India trip and Navdanya

Navdanya logo made from seeds

We just got back from a two week trip to India, mainly looking at the work of Vandana Shiva’s organisation Navdanya

The last 20-30 years have been very difficult for farming in general, but especially so for farmers in less economically developed parts of the world where failures can be a matter of life and death.
In India a large proportion of a huge population are farmers. There have been catastrophic consequences for both these farmers and the environment due to the adoption of modern Western farming practices. Practices such as extensive irrigation, use of chemical fertilisers, pesticides and herbicides and the introduction of modern hybrid seeds and most recently transgenic varieties have all played a part.

Traditional Indian farming systems had proved sustainable over long periods of time and relied on little in the way of external inputs to the farm. While often described as less productive than modern western farming systems, when total farm output is taken into account rather than just yields of one crop, the level of productivity of traditional systems can be similar or greater. Modern practices brought special problems for small farmers in India. Firstly, new hybrid seeds, and the other inputs that they rely on such as chemical fertilisers and pesticides, all require purchasing. Where such purchases are relatively cheap for western farmers, in India where income levels among farmers can be extremely low, these costs represent a significant investment, and often require money to be borrowed. The seeds and methods sold by the international agri-businesses and their Indian subsidies have often not lived up to their marketing promises, leading sometimes to crop failures rather than production increases. This type of loss in conjunction with indebtedness for the original inputs, leaves farmers in a desperate position, and has encouraged over 160,000 farmers to commit suicide in the last 20 years.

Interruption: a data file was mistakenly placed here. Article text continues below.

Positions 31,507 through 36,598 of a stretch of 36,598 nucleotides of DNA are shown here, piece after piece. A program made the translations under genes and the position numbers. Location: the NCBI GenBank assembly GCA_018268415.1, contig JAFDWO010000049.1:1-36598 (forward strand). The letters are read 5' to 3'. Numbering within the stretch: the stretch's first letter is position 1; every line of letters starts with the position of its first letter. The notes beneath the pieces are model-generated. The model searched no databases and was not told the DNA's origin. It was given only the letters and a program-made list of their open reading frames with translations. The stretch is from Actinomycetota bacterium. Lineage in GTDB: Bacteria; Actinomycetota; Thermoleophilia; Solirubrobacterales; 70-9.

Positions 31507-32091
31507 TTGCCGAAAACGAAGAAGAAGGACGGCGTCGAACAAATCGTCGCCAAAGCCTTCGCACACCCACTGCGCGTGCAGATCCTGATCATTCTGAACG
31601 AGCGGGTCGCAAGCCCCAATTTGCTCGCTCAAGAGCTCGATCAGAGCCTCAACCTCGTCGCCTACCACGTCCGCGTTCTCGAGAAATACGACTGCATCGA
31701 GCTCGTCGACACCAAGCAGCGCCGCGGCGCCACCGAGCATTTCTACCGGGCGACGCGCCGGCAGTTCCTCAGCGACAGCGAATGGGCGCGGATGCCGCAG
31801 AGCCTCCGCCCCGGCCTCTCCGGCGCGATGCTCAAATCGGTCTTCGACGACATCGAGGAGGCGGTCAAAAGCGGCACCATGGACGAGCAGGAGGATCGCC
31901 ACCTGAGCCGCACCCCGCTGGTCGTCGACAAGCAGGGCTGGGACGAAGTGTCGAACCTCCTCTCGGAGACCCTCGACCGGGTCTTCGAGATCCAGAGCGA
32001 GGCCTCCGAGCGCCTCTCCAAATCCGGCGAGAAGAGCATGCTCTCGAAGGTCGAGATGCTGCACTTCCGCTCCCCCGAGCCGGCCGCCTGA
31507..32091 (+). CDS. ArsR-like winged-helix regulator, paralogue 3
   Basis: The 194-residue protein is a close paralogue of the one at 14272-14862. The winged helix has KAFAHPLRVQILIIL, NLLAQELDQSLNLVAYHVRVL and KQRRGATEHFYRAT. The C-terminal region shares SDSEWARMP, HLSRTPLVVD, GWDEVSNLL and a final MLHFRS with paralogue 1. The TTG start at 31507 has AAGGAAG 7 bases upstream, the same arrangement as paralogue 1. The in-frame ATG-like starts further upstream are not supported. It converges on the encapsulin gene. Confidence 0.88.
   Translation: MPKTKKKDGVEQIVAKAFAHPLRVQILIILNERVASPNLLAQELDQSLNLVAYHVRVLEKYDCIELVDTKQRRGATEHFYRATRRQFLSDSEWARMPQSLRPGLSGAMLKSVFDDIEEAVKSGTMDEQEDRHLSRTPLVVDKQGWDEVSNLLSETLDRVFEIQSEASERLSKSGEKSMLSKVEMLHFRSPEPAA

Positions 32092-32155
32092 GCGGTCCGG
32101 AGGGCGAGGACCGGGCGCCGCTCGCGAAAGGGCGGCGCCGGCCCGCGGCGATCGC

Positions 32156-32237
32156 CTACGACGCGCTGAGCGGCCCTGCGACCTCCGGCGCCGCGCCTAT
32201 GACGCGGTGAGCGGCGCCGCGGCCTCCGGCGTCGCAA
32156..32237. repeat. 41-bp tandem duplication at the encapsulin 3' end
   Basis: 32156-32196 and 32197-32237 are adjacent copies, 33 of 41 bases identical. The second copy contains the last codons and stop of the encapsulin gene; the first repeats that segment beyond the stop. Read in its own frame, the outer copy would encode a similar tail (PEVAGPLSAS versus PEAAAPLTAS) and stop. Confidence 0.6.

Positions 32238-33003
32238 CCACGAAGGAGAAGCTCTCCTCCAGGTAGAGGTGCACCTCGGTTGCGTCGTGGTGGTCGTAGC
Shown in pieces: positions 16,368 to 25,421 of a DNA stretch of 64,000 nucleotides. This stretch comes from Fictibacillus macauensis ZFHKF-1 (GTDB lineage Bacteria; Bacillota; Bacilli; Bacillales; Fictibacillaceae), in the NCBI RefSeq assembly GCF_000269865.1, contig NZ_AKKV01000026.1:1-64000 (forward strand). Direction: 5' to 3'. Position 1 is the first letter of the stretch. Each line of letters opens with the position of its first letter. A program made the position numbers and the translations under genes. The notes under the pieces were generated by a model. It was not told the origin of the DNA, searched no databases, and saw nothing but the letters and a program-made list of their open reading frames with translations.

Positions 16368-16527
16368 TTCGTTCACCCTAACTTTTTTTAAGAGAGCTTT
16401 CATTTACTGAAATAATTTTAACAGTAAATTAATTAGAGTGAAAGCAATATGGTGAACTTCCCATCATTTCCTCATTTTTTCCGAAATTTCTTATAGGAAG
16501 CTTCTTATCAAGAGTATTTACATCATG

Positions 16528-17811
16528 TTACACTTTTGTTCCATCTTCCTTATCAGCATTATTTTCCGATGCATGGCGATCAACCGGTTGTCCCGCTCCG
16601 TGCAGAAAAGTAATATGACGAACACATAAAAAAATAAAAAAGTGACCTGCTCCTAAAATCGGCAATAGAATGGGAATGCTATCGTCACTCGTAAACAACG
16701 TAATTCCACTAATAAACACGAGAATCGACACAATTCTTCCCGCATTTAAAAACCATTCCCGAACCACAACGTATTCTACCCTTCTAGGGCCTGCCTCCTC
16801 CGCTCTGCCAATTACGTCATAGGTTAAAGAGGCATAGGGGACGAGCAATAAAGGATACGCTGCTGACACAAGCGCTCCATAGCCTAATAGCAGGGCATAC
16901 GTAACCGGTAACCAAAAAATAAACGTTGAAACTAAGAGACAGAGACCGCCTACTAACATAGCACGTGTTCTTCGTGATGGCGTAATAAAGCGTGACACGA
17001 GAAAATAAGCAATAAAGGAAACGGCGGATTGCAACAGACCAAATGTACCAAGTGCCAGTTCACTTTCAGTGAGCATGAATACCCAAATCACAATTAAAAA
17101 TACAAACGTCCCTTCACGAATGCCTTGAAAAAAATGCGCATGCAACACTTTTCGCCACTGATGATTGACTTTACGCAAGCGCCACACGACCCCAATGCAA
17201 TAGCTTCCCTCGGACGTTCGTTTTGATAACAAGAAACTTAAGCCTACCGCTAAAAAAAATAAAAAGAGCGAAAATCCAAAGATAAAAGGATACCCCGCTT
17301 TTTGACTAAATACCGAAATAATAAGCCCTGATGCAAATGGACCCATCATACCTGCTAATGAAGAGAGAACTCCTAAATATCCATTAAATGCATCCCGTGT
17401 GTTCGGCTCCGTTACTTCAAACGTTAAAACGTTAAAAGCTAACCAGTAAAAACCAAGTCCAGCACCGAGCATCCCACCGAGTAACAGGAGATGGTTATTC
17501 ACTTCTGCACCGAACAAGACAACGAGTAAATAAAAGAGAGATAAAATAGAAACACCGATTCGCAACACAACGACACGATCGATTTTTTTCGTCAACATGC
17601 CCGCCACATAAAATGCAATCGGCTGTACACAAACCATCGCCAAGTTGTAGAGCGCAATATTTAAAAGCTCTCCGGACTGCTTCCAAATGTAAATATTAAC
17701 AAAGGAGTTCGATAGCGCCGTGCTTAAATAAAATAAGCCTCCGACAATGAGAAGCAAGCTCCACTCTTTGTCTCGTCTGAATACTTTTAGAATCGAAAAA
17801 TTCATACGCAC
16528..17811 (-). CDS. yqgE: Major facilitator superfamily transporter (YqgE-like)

Vandana Shiva speaking to us in Delhi

Vandana Shiva talking to us in Delhi

Since 1987 Vandana Shiva and Navdanya have been working to counter this destructive force by encouraging sustainable farming methods based on traditional knowledge and diversity. They have been especially concerned with the erosion of crop diversity within farming which has always underpinned security of production. The more species of plants relied on and the more genetic diversity within the varieties used, the less likely it is that farmers, regions and countries will suffer catastrophe. Global agriculture has become less and less diverse in the last 50 years, with very few crops supplying a large proportion of the world’s calories. Navdanya has worked in India to establish community seed banks where locally adapted varieties of numerous food and forage crops are stored, shared and kept alive.

Crops at Bija Vidyapeeth

Mixed crops growing at Bija Vidyapeeth

We visited Navdanya’s centre, Bija Vidyapeeth near Dehra Dun in Uttarakhand (200km North of Delhi) where they have a farm, their first seed-bank and a teaching facility for farmers, students and international visitors. They teach farmers how to farm organically, using natural pesticides, crop mixtures and rotations, and fertilisation with manure and compost. They also give ideas on including high-value crops such as spices to boost farm incomes and further diversify crops for security.

Seed bank at Bija Vidyapeeth

The seed bank at Bija Vidyapeeth

They have now created a large network of farmers across the country with around 200,000 members. They have raised awareness of farmer’s problems through demonstrations and marches and lobbied the government. This seems to be finally paying off, with for instance the recent promise by the Indian government to aid indebted farmers to prevent suicides. Vandana Shiva has also now been invited to join some government panels on agriculture.

Navdanya sugar cane processing facility

Sugar cane processing at Baraut

More recently Navdanya have developed retail operations to help farmers connect them more directly with consumers. They have shops in Delhi, Mumbai and Dehra Dun, and food processing facilities to process and package the products. We visited their small sugar cane processing plant in Baraut where sugar cane is pressed and reduced to jaggery which is further refined to raw sugar.

Women of Navdanya farming community in Guptkashi

Women of the farming community in Guptkashi

We also visited a community of farmers who have been aided by Navdanya in Guptkashi at the edge of the high Himalayas North East of Dehra Dun. There, in stunningly beautiful mountain valleys they farm small plots terraced into the hillsides, working with Navdanya’s multi-cropping practices rather than the wheat mono-culture that dominates most of the other small fields in the area.

More photos of the trip are here


2 Responses

  1. Beautiful slideshow! Thank you.

  2. Hi dear
    I want to know where and when did you take this picture womans are forming community in Guptakashi

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